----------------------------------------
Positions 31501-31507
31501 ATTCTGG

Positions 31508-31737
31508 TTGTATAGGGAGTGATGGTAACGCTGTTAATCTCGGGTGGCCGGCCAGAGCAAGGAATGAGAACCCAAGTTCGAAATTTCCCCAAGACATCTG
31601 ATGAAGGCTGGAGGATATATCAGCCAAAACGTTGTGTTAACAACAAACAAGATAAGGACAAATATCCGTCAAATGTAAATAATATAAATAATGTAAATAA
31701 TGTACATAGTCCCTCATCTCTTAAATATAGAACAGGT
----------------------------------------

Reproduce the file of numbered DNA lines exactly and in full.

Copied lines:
Positions 31501-31507
31501 ATTCTGG

Positions 31508-31737
31508 TTGTATAGGGAGTGATGGTAACGCTGTTAATCTCGGGTGGCCGGCCAGAGCAAGGAATGAGAACCCAAGTTCGAAATTTCCCCAAGACATCTG
31601 ATGAAGGCTGGAGGATATATCAGCCAAAACGTTGTGTTAACAACAAACAAGATAAGGACAAATATCCGTCAAATGTAAATAATATAAATAATGTAAATAA
31701 TGTACATAGTCCCTCATCTCTTAAATATAGAACAGGT